We have for you an interview with one of our English teacher Ross Grayston. Read more for finding out what he is thinking about our balls 😉
What is your favorite thing about the Czech Republic?
Ross: Well, I guess one of my favorite things is the mixture of culture. Despite the fact that the Czech Republic probably doesn’t have as much mixture of culture as the part of the UK that I am from. Because there is a large influx of Pakistani and Indian people. I would say that it’s perfect for me, having spent a few years in a Russian speaking country and the ex-soviet elements of it having not being from Russia itself. Living here I can feel some of those past elements, but I also have a clearly defined feeling of Europe. So I have an attachment to my own home, which is Europe, of course, the western part, but I also have some things I really liked on living in an ex-soviet state. And there are Slavic cultural elements that I really appreciate, like their tendency to put family first which is something that western families don’t generally do, they put friends above family. And it’s very nice to have this family orientation, but still, have this understanding that friends are important.
What do you think of the balls that we have here?
Ross: The first year I hated them, because I couldn’t dance. Some students may remember me standing in a corner, trying to do the waltz with Mrs. Mandlerova. But the following year me and my wife took some dancing lessons and it turned out well. There are so many small traditions that I would never know about if I didn’t go to the school ball. A good example is the throwing of the money which is clearly made by the teachers so they can throw coins at their least favorite student.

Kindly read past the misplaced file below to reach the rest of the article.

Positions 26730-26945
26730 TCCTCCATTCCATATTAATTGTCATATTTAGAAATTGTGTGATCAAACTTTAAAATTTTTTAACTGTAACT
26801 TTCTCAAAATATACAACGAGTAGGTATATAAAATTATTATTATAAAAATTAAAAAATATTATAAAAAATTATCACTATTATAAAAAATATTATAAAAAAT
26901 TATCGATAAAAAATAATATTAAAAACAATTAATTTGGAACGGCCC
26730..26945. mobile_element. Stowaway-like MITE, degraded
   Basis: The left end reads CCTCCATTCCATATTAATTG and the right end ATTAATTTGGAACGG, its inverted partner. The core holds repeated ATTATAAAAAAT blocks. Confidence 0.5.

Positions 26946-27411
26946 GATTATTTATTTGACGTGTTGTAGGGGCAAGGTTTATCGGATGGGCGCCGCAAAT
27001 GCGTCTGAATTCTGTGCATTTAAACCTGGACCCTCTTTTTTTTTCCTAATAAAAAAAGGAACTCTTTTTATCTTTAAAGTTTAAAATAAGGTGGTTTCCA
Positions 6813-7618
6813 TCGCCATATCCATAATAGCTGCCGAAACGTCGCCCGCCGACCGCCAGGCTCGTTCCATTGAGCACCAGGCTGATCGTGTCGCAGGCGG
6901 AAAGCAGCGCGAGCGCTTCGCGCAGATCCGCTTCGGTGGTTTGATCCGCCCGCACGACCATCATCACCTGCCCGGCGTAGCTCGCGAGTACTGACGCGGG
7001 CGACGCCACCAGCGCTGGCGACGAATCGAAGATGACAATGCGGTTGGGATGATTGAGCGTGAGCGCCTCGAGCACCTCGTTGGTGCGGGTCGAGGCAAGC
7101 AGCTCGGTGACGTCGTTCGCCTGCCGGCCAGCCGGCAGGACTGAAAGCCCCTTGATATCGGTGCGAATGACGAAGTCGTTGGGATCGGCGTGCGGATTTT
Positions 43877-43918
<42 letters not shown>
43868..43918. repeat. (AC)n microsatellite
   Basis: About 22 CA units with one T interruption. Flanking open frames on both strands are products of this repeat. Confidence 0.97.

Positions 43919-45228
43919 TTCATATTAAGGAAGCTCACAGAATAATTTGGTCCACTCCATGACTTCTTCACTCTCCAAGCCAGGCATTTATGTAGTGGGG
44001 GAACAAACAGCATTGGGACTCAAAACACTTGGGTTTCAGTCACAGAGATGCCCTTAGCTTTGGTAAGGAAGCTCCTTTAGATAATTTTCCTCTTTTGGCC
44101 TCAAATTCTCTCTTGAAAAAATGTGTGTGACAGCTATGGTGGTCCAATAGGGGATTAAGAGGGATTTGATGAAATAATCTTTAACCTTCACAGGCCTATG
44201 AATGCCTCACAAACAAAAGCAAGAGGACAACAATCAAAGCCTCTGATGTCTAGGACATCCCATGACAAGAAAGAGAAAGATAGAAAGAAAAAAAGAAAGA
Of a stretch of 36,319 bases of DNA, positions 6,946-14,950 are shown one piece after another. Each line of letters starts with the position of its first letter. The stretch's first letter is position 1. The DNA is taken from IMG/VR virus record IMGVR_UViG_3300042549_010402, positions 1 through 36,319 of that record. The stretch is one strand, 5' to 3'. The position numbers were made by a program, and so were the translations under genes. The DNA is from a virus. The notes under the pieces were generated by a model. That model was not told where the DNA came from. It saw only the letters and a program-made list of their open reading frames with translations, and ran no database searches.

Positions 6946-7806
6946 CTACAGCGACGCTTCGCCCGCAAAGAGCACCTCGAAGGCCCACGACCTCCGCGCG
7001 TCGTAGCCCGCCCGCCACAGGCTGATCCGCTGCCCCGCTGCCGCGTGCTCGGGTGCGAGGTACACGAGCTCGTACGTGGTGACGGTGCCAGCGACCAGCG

Have you in the time of your stay here been for an extended amount in a village?
Ross: Every year I participate in a summer camp in a place called Sepikov which nobody has ever heard of. It is tiny and while it has a square, I would still classify it as a village. I know that is an unpopular term in this country, people turn to me and say: “no no, that is a town”. However, Sepikov has only one shop, therefore I declare it to be a village. And yes, I do enjoy traveling along the countryside.
Do you like Monty Python?
Ross: I do, but I have to say that because of the quantity of stuff they produced, some of it’s awful. I generally prefer their films like Life of Brian or The Holy Grail. Their other shows like The Flying Circus are a mixed bag for me.
What is the difference between this school and any other that you have been to?
Ross: Well, certainly the way this place looks is significantly different. The communication between students and teachers has a much friendlier feeling. It’s positive if the students understand that there is still a barrier of respect. It’s bad if they think they are simply friends. Then it breaks down the concept of teaching. One of the things I really like about it is that it really feels like a family. Here you know you can approach your colleges in a reasonable manner. Other places I have worked in were much more gossipy. Not to say that there is no gossip here, but it’s nice that it’s possible to communicate with everyone.
What is the difference between Czech and British students?
Ross: There is no fundamental difference between them, the only real contrast is education. The Czech system is still quite reliant on memorization, while British students are lead to be more creatively oriented. And while memorization is excellent at getting a grasp on the basics of maths and sciences, coming up with new ideas is another story. In this school, I can see a push to developing the way people think, and the IB program is one of these movements.
Author: Samuel McLean